If the benefits of enrolling in the study are significant, assume that many patients would be interested in participating. Assume you will need to screen at least 50% more candidates (150% of your initial goal of 400 patients) to achieve enrolment goals: 400 x 1.5 = 600 people that should be screened to achieve participant requirements.

If the benefits are somewhat appealing, double the number: 400 x 2 = 800 people that should be screened.

If the reasons to join are not very appealing, triple the number: 800 x 3 = 2,400 people that should be screened.

As you can see, for every 100 patients needed to complete your type 2 Diabetes study, you’ll need to screen a total number of 626-1,251 potential participants.

Try to work backward and think about the numbers. Anticipate different scenarios and back them up with various solutions. You might not have the answer for everything, but well-prepared metrics will help you arrive at more solid answers and provide invaluable experience on future studies that involve similar patient pools.

A detailed recruitment and enrollment forecast for your study will help you meet your target sample size. If you’d like the number of potential participants forecasted for your study our Due Diligence analysis is backed by empirical data from similar studies we’ve recruited for in the past. You can request one here at no cost.

Step 4 – Create a marketing strategy

How can you get 626 or 1,251 patients? Marketing plays an important role in finding and retaining patients. However, many researchers fail to realize how difficult it is to get people’s attention and thus neglect this step in their patient recruitment plan.

Some Just Don’t Want to Know You

A common mistake in the enrollment process is the failure to factor in the number of non-responses during clinical study recruitment. For instance, let’s say you need 800 patients for your trial. You have access to a mailing list of 1,000 patients through a partner who’s able to send an email about the study. Can you brush it off and move on to the next task?

No; the work is not done yet.

Studies show the average email open rate is about 20%. This means you’ll be missing out on informing 800 people from that mailing list because they never read the email and therefore, are completely unaware of your trial.

What about the 20% who open the email? Assuming the benefits of participating in the study are very appealing, what is the major factor that will fail to convert them?

The Major Factor to Gain Conversions

The answer to the question above is simple: the email’s content. The information sent in the email body can make a huge difference.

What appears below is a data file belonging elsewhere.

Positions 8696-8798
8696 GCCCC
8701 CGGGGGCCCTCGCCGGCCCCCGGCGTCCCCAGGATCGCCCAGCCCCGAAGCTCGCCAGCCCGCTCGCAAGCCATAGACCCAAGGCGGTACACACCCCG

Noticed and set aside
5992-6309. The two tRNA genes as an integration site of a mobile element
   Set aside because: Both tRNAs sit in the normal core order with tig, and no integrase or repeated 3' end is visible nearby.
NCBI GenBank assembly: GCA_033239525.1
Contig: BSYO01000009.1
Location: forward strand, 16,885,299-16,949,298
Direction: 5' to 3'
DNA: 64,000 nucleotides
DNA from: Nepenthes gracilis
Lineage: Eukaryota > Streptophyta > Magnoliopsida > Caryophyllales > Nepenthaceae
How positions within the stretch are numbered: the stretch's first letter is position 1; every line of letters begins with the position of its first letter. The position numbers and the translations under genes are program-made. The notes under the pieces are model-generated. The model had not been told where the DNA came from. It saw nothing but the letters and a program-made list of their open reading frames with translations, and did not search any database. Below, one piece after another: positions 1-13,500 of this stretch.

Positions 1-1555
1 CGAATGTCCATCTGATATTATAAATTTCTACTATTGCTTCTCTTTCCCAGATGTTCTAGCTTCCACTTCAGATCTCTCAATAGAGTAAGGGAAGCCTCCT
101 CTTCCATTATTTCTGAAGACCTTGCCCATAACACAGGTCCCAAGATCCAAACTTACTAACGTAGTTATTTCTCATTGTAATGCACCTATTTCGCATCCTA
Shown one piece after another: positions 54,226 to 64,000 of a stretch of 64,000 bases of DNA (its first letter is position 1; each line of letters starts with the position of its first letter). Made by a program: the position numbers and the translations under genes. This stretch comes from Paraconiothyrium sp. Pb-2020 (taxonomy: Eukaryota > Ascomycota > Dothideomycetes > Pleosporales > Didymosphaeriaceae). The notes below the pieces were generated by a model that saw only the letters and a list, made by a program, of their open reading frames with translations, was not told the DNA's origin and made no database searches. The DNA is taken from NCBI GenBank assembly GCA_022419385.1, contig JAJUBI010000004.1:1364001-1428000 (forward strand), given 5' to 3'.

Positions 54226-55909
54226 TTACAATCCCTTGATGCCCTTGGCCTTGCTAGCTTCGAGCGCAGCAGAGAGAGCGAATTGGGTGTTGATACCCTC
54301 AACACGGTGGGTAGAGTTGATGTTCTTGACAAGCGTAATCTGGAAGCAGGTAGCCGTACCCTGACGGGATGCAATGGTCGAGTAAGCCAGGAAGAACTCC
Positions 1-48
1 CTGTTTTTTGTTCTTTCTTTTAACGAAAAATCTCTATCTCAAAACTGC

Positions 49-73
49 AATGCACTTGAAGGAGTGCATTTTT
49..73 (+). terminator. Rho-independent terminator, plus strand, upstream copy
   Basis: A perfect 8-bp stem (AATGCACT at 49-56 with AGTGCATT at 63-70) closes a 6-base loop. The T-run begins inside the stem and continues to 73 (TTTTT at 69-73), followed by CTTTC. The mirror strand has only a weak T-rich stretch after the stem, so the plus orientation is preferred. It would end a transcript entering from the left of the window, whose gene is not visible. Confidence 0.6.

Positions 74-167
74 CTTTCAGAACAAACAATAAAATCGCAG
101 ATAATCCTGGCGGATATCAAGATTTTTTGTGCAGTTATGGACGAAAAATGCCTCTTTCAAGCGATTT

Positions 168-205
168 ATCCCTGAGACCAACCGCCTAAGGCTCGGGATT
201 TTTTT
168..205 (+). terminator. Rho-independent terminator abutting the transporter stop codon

Stick to this rule: write really good content.

Put a lot of effort into writing the ads. Think about the positives of participating. (Remember, it needs to adhere to the principles of GCP and be approved by an ethics committee.) Your content should be easy to read, easy to understand, answer the right questions, and address any potential concerns.

New Opportunities

Technology advancement has allowed us to reach out to more people than ever before. Make sure you leverage all media outlets when planning your clinical trial recruitment. Traditional methods – such as newspaper, TV, and radio advertising have declined in reach and cost-effectiveness over the last decade.

Social media advertising, search advertising, email campaigns, and niche-connected websites are great places to find participants for your trial. You can also reach out to certain patient advocacy groups, university student organizations, or work with relevant health professionals.

Estimate the Numbers

Whichever medium you choose to promote your study, it’s essential to estimate the numbers based on prior experiences. Instead of making guesses, speak to another researcher who has used a similar method before and utilize information from their results. Remember that all strategies take time to get off and running, so plan to start early.

Advanced research, setting clear goals, and a little extra effort can help the recruitment plan phase go a long way. Paying close attention to the trial design is vital to the success of any study.

Ready to take the next step in planning your clinical trial recruitment? These guides will help:

  1. Does Social Media Recruitment Make Sense for My Clinical Trial?
  2. The Volunteer-Researcher Relationship
  3. Beginner’s Guide to Using Facebook Advertising for Patient Recruitment

If you’re looking for more insight on how to better recruit patients for your clinical trial contact Trialfacts today to find out how we can help you fulfill your recruitment goals.

Get a free, no obligation recruitment plan:

We’ll undergo our due diligence process and determine how many patients we can provide for your study (guaranteed).